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Homes on the range




When talking about Fort Carson's upcoming $1.2 billion in construction projects, Ed Whitcraft takes a historical tack.

"This is probably the biggest thing to happen to Fort Carson since World War II," says Whitcraft, a Fort Carson director of public works, referencing the post's creation in the wake of Pearl Harbor. "You're going to have a total of 14 buildings being constructed at the same time."

The construction, which will begin in 2007, will include division headquarters for a two-star general, separate brigade headquarters, facilities for an Army band and new barracks for hundreds of soldiers.

Yet even a project of this size will answer just a fraction of the housing needs posed by the post's expansion.

Approximately 70 percent of the incoming soldiers are expected to live off post, most in the Fountain, Security and Widefield areas with some in Colorado Springs. Initial estimates show a need for 1,000 off-post owner units and 4,500 off-post renter spaces.

City officials in Colorado Springs and Fountain can't confidently predict who will move where and when, nor can they ignore a thorny reality: Colorado Springs has too much housing available while Fountain, where many of the soldiers will likely settle, needs more affordable apartments.

Over the past five years, Colorado Springs has maintained a 10 percent vacancy rate for its housing stock, owed largely to the post-9/11 economic nosedive, as well as to troop deployments to Iraq. The city's Affordable Housing Program manager, Chad Wright, says that Colorado Springs is looking forward to the expansion as a way to fill the empty housing. But he acknowledges the realities of housing a transient workforce.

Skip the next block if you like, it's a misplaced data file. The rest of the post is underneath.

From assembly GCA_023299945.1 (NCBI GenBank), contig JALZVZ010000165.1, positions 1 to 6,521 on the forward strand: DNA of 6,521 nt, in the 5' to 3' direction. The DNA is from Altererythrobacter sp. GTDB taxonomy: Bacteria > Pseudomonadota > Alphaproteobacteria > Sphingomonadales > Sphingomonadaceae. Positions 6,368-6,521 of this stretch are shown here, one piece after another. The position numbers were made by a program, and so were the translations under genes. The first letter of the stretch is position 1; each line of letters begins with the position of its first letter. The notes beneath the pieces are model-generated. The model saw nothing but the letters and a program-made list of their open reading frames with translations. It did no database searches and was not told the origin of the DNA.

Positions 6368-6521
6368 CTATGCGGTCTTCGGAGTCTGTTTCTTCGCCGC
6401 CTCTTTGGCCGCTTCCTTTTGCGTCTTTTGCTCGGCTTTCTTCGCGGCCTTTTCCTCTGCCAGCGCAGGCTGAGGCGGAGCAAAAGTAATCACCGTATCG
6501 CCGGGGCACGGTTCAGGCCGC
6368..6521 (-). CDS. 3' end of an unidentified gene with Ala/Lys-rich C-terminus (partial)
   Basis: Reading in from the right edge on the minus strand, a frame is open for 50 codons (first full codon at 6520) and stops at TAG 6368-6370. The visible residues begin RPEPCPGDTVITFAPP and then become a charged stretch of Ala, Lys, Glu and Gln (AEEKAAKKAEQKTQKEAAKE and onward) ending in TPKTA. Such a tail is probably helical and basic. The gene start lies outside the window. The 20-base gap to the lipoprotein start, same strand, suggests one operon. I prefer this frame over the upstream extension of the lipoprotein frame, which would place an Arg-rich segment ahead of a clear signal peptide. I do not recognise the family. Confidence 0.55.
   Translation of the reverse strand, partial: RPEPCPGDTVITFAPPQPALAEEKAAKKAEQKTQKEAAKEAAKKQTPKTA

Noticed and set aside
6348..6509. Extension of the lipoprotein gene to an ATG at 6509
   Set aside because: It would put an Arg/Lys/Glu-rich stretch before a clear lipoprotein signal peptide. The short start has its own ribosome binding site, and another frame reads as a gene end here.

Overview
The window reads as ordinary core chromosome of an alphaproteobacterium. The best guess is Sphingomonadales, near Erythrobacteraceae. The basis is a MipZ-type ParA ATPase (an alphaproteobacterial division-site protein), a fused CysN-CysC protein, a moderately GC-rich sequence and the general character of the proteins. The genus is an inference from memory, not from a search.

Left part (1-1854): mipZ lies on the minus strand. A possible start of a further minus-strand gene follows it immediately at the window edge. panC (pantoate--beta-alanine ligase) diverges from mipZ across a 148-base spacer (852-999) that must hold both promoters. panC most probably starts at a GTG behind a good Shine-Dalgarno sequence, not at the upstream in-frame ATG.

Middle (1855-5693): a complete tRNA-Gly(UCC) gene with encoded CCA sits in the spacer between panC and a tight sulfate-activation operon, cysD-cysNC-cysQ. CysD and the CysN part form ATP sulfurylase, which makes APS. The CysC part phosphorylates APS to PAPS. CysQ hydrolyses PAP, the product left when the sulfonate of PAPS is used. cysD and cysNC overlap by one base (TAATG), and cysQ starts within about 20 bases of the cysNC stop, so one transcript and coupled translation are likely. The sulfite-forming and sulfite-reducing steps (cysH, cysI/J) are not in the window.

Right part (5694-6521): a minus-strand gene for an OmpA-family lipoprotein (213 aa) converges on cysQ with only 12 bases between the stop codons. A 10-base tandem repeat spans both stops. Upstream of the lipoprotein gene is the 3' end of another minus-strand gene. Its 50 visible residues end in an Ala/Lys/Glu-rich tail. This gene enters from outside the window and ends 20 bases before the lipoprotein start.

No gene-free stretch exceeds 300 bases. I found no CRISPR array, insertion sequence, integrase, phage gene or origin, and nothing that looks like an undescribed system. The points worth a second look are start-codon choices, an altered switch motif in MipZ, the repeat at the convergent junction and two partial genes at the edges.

"When you have people coming and going and needing new leases, it makes it more of a challenge to manage properties," he says.

Some apartment complexes in the city have started advertising specifically to incoming and returning soldiers. Cheyenne Creek condominiums on Cheyenne Road hangs a "Welcome Home Troops" sign on its front gate, and offers "$100 toward FREE GAS" and a waived application fee for potential military tenants.

Ten miles to the south, in Fountain, city officials anticipate that at least half the incoming troops will settle in the area. But the city of 20,200 does not have enough housing to accommodate the Fort Carson influx.

"They are going to need a boatload," says Fred Crowley, a business professor at UCCS who conducted a housing study for Fountain, which is the third-fastest growing ZIP code in El Paso County.

He estimates that on top of the 500-plus housing units added each year with normal growth, the city will need an additional 3,000 spaces for the Army. A third of those, he says, should be rentals.

In an effort to create more housing for the incoming soldiers, Fountain has begun negotiations with a private developer.

"It will be a great boom to the Fountain economy," says Lisa Cochrun, economic development director in Fountain.

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